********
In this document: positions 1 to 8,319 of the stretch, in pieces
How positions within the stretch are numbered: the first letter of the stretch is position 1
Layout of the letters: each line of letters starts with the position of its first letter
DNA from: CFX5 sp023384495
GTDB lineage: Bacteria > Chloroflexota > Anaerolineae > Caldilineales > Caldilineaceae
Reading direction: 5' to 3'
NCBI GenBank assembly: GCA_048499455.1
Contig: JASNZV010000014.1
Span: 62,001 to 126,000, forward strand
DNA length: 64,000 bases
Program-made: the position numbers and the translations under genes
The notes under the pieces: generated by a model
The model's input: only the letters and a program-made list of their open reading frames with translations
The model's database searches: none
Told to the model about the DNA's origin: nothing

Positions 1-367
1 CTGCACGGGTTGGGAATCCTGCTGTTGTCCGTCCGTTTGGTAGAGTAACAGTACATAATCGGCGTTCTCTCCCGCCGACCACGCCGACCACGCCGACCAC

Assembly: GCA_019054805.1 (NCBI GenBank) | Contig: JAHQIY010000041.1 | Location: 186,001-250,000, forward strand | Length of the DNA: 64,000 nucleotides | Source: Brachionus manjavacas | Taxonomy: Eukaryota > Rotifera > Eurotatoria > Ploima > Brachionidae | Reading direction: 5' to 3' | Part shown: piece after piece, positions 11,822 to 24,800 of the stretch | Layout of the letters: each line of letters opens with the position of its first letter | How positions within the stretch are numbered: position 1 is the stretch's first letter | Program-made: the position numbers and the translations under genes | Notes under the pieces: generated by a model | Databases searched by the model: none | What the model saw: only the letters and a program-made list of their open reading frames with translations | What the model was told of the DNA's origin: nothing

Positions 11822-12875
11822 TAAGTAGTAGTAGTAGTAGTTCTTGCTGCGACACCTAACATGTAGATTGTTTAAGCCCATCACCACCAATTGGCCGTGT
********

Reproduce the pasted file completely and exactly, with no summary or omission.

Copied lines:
In this document: positions 1 to 8,319 of the stretch, in pieces
How positions within the stretch are numbered: the first letter of the stretch is position 1
Layout of the letters: each line of letters starts with the position of its first letter
DNA from: CFX5 sp023384495
GTDB lineage: Bacteria > Chloroflexota > Anaerolineae > Caldilineales > Caldilineaceae
Reading direction: 5' to 3'
NCBI GenBank assembly: GCA_048499455.1
Contig: JASNZV010000014.1
Span: 62,001 to 126,000, forward strand
DNA length: 64,000 bases
Program-made: the position numbers and the translations under genes
The notes under the pieces: generated by a model
The model's input: only the letters and a program-made list of their open reading frames with translations
The model's database searches: none
Told to the model about the DNA's origin: nothing

Positions 1-367
1 CTGCACGGGTTGGGAATCCTGCTGTTGTCCGTCCGTTTGGTAGAGTAACAGTACATAATCGGCGTTCTCTCCCGCCGACCACGCCGACCACGCCGACCAC

Assembly: GCA_019054805.1 (NCBI GenBank) | Contig: JAHQIY010000041.1 | Location: 186,001-250,000, forward strand | Length of the DNA: 64,000 nucleotides | Source: Brachionus manjavacas | Taxonomy: Eukaryota > Rotifera > Eurotatoria > Ploima > Brachionidae | Reading direction: 5' to 3' | Part shown: piece after piece, positions 11,822 to 24,800 of the stretch | Layout of the letters: each line of letters opens with the position of its first letter | How positions within the stretch are numbered: position 1 is the stretch's first letter | Program-made: the position numbers and the translations under genes | Notes under the pieces: generated by a model | Databases searched by the model: none | What the model saw: only the letters and a program-made list of their open reading frames with translations | What the model was told of the DNA's origin: nothing

Positions 11822-12875
11822 TAAGTAGTAGTAGTAGTAGTTCTTGCTGCGACACCTAACATGTAGATTGTTTAAGCCCATCACCACCAATTGGCCGTGT